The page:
Disabled campaigners have attacked a “shameful” attempt by the transport industry to disguise the inaccessible state of Britain’s rail network.
Two weeks ago, the Rail Delivery Group (RDG) said that a European Commission report had found Britain to have the most accessible rail system in Europe.
It made the claim in response to the launch of a user-led campaign that called on the government to address the “disgraceful” and “unacceptable” treatment experienced by disabled rail passengers.
Transport for All (TfA) has issued a series of seven demands to the government and rail industry as part of its Rail Access Now campaign, and has described the current situation as a source of “national shame”.
But Disability News Service (DNS) has now analysed the European Commission report referred to by RDG and it shows that the UK actually has one of the least accessible rail systems in Europe.
When asked which reasons prevented them travelling by train, the UK came out third worst among all the EU countries for the number of respondents who blamed the inaccessibility of rail carriages; equal fifth worst for those who blamed the inaccessibility of stations or platforms; and equal sixth worst for the proportion of respondents who said they had been prevented from travelling by the lack of assistance by train or station staff.
It is only when respondents were asked if they were “satisfied” with the rail system’s accessibility that the UK came out ahead of other EU countries.
Alan Benson, chair of Transport for All, said he and his colleagues were “flabbergasted” by the rail industry’s attempts to disguise its failings.
He said: “The claims by the RDG are shameful. The EC report shows that by any practical measure the UK rail network is consistently amongst the worst in Europe.
“The high levels of satisfaction are simply an indication of what low expectations disabled people have in modern day Britain.”
Among TfA’s campaign demands is for the government to reverse its decision to defer until at least 2019 nearly half of the planned spending on its Access for All programme, which provides funding to improve access at rail stations.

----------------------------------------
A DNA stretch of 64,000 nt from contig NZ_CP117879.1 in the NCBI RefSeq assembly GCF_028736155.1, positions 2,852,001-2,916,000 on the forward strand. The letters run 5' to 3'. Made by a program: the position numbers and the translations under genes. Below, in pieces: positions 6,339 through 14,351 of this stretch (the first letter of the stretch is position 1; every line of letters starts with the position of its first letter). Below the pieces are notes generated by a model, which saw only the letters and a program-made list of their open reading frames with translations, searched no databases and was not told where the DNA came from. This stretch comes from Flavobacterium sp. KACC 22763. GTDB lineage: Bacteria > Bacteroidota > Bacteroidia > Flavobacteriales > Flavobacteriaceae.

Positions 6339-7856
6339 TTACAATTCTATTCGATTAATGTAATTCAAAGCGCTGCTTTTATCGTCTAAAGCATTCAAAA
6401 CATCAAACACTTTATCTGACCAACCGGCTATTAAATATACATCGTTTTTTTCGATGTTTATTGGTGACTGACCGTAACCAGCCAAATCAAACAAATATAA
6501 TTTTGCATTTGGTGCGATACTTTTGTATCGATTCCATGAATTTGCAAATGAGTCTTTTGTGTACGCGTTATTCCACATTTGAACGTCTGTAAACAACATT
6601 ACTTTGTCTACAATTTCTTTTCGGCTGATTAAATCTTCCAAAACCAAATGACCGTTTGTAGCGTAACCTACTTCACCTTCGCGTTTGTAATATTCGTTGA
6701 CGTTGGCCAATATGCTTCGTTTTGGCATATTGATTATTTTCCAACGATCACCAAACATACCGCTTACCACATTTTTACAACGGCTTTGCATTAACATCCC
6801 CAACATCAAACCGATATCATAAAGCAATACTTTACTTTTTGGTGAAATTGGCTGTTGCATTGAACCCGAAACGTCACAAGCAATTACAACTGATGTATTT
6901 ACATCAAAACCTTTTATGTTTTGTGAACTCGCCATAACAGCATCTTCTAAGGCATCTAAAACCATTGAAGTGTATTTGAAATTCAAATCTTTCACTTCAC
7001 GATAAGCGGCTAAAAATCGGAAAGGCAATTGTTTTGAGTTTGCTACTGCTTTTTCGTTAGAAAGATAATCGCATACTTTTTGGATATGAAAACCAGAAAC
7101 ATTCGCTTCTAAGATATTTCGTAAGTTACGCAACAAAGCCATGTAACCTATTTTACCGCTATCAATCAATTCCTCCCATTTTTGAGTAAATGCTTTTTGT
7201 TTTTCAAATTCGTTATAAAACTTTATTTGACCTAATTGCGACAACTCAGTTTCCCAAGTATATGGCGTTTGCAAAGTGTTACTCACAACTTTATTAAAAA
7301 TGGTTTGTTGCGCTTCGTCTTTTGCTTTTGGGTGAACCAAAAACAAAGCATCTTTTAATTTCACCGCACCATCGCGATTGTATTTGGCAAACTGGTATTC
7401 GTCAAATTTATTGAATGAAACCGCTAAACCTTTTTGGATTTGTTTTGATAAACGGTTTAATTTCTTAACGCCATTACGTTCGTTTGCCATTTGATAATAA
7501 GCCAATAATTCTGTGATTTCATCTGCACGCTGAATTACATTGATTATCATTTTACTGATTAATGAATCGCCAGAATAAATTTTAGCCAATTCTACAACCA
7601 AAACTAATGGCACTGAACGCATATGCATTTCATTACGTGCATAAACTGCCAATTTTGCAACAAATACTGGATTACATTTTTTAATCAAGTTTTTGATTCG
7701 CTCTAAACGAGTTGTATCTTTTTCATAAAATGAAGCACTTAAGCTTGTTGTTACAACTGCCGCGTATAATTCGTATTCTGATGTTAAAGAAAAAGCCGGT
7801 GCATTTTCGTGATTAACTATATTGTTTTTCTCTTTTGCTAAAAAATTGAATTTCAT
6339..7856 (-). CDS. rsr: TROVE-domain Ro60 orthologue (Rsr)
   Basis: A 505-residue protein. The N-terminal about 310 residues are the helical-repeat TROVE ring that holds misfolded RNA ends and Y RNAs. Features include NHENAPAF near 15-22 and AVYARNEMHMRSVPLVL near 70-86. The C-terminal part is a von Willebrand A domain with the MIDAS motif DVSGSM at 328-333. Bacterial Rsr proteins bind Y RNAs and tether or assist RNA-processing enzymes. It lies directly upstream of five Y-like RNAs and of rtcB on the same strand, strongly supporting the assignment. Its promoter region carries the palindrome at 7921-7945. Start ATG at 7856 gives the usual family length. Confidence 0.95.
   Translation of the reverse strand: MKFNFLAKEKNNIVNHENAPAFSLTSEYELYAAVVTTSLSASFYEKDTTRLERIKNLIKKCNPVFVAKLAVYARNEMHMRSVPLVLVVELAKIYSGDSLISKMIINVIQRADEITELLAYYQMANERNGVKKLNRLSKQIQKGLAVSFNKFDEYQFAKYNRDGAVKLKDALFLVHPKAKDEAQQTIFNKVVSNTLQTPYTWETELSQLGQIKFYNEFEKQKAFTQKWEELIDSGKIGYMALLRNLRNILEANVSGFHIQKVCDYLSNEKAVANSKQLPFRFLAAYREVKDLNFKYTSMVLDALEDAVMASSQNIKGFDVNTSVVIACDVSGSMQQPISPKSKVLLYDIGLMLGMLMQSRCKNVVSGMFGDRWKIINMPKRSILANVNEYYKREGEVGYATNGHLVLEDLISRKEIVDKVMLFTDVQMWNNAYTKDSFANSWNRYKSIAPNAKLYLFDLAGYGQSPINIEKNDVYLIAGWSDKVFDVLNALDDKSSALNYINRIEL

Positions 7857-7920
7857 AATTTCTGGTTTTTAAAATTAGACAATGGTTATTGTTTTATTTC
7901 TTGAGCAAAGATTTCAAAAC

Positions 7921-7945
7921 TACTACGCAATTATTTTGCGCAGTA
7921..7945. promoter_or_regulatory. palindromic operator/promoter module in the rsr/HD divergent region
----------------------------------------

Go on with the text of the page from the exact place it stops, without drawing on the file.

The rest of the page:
The funding delays were first revealed by DNS 12 months ago.
Benson said: “The dreadful level of accessibility compared to our European cousins shown in the report just goes to emphasise the scandal of our government ram-raiding the Access for All fund to cover Network Rail’s inefficiencies.”
RDG, which represents both train operators and Network Rail, has so far refused to retract its statement.
Instead, an RDG spokesman said: “To quote the European Commission report in question, ‘Two countries consistently have the highest level of satisfaction with accessibility… the United Kingdom and Ireland.’
“In the report, the UK was rated highest, above even Ireland, in every area relating to accessibility where passenger satisfaction was surveyed – the accessibility of stations, platforms and carriages, the accessibility of ticket offices and machines, assistance by staff for people with reduced mobility or visual impairments and the provision of pre-journey information about accessibility and assistance.
“Nevertheless, we know there is more to do to make the railway accessible to everyone and are keen to continue working with Transport for All, campaigners and disabled customers to improve services, stations and trains.”
Another of TfA’s campaign demands is for a rail system that allows disabled passengers to “turn up and go” if they want to travel by train, rather than having to book assistance 24 hours in advance.
Yesterday (Wednesday) evening, as part of the campaign, TfA led a protest (pictured) at London Bridge station over the loss of disabled people’s ability to “turn up and go” at many stations run by the under-fire provider Southern Rail, instead of having to book assistance.
The protest was backed by the Association of British Commuters.
Hannah Barham-Brown, a junior doctor and wheelchair-user, said: “As a full-time doctor my patients need me to be at work on time; I can’t be late simply because I’m waiting for someone to help me onto the train.
“The nature of my work makes it impossible for me to know when I’ll finish my day and travel home so booking 24 hours in advance isn’t an option for me; I’m not asking for perfection, I’m just asking for the very basic access that I need to go about my everyday life.”